In 1992, HMLA-267 split into two groups: A detachment on land in Okinawa and another attached to HMM-164. The group attached to HMM-164 boarded the USS Tripoli on a routine West Pac. The USS Tripoli went back to the Persian Gulf for Operation Desert Sweep. The next stop for the USS Tripoli was Mogadishu, Somalia and was part of the original insertion of Marines (primarily those from HMLA-267) and the beginning of Operation Restore Hope.

Global War on Terror[edit]

In January 2003, HMLA-267 deployed aboard Amphibious Task Force West in support of Operation Iraqi Freedom. The Stingers relocated to Ali Al Salem Airbase, Kuwait February 2003 in preparation of Operation Iraqi Freedom. HMLA-267 supported the I Marine Expeditionary Force (I MEF) conducting combat operations throughout Iraq from 20 March 2003 until ordered to return to the United States in May 2003. During Operation Iraqi Freedom, the Stingers flew over 2100 combat flight hours and 1400 combat sorties in support of I MEF combat operations in just three weeks.

In June 2003, HMLA-267 participated in the Unit Deployment Program to Okinawa, Japan. During this period, the Stingers conducted exercises in South Korea, Australia and the Republic of the Philippines. From August through October 2003, the Squadron detached three UH-1N aircraft, thirteen pilots and one hundred Marines to Joint Task Force 515, in support of Operation Enduring Freedom. This detachment was selected to provide aerial escort for the President of the United States as he toured the Republic of the Philippines, the second time this HMLA has been so honored.

In October 2003, HMLA-267 was presented the John P. Giguere Award for the Marine Light Attack Helicopter Squadron of the Year for 2003.

In June 2004, a detachment of 4 AH-1W Cobras and 2 UH-1N Hueys attached to Marine Medium Helicopter Squadron 165 (REIN) on the 15th MEU. At the end of that year HMLA-267 became the sole provider of HMLA detachments to the 11th, 13th, 15th, and 31st Marine Expeditionary Units (MEU’s) in support of I MEF and III MEF. While other MAG 39 squadrons continued to deploy to Iraq in support of counter-insurgency operations there, the Stingers began regularly deploying from Southern California and Okinawa to the Western Pacific and East Asia.

In April 2010, the Squadron’s mission officially changed to support Operation Enduring Freedom (OEF).

In 2011 HMLA 267 deployed to Afghanistan in support of Operation Enduring Freedom.

As of April 2012, HMLA-267 transitioned completely from the AH-1W to the AH-1Z Viper, ending their decades long usage of the Whiskey. HMLA-267 was the first HMLA to completely transition to the AH-1Z and the UH-1Y.

Unit awards[edit]

HMLA-267 AH-1W Cobra flown by former HMLA-267 CO, LtCol Stephen Heywood (RS) and current CO LtCol Jon Livingston (FS) during Operation Iraqi Freedom (LtCol Livingston was a Captain at the time this photo was taken).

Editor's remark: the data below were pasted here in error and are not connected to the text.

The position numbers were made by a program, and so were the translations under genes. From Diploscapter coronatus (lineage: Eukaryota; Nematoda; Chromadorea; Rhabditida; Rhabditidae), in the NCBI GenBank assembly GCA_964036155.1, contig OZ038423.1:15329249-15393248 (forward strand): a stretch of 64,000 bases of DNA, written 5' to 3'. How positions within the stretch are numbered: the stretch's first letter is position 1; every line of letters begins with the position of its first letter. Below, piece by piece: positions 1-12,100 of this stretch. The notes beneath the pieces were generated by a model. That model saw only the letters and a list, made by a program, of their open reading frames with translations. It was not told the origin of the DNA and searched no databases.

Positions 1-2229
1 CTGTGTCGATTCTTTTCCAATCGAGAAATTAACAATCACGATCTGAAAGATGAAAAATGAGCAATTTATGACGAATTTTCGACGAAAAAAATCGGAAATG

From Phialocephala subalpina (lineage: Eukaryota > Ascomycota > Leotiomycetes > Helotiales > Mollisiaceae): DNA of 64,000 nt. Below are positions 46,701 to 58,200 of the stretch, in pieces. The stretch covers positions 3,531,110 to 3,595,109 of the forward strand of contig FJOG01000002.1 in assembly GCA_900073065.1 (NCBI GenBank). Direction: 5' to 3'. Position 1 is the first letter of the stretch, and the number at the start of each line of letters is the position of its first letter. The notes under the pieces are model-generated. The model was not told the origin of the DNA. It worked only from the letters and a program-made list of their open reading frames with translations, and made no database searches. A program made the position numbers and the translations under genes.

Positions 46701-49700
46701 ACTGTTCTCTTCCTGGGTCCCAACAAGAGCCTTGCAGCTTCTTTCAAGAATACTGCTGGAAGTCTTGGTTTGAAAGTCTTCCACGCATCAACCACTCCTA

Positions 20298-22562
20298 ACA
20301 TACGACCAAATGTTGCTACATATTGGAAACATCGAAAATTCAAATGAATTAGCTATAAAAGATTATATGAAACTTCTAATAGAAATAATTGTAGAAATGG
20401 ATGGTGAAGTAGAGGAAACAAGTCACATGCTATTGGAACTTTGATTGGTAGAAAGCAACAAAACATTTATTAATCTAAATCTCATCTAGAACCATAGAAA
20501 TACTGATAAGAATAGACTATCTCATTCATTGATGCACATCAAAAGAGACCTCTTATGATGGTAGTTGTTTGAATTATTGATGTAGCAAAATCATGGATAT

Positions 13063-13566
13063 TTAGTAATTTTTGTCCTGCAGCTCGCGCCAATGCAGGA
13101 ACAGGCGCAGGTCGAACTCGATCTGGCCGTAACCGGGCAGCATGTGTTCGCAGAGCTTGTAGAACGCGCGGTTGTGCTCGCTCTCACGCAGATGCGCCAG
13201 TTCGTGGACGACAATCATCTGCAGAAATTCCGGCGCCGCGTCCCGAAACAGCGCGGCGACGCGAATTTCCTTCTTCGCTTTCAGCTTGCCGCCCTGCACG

A unit citation or commendation is an award bestowed upon an organization for the action cited. Members of the unit who participated in said actions are allowed to wear on their uniforms the awarded unit citation. HMLA-267 has been presented with the following awards:

Ribbon Unit Award
United States Navy Presidential Unit Citation ribbon.svg
Presidential Unit Citation
Navy Unit Commendation ribbon.svg
Navy Unit Commendation with one bronze star
Meritorious Unit Commendation.jpg
Meritorious Unit Commendation with three bronze stars
Asiatic-Pacific Campaign Medal ribbon.svg
  Asiatic-Pacific Campaign Medal with one bronze star
World War II Victory Medal ribbon.svg
World War II Victory Medal
Army of Occupation ribbon.svg
Navy Occupation Service Medal with Asia clasp
National Defense Service Medal ribbon.svg
National Defense Service Medal with two Bronze Stars
Iraq Campaign Medal ribbon.svg
Iraq Campaign Medal
Global War on Terrorism Expeditionary Medal ribbon.svg
Global War on Terrorism Expeditionary Medal
Global war terrorism service ribbon.gif
Global War on Terrorism Service Medal
Afghanistan Campaign Medal ribbon.svg Afghanistan Campaign Medal

See also[edit]


 This article incorporates public domain material from websites or documents of the United States Marine Corps.


  1. ^ Fails (1978), p.147


  • Fails, William R. (1978). Marines and Helicopters 1962 - 1973. History & Museums Division, Headquarters Marine Corps. 
  • Rottman, Gordon L. (2002). U.S. Marine Corps World War II Order of Battle - Ground and Air Units in the Pacific War, 1939 - 1945. Greenwood Press. ISBN 0-313-31906-5. 
  • Sherrod, Robert (1952). History of Marine Corps Aviation in World War II. Washington, D.C.: Combat Forces Press. 

External links[edit]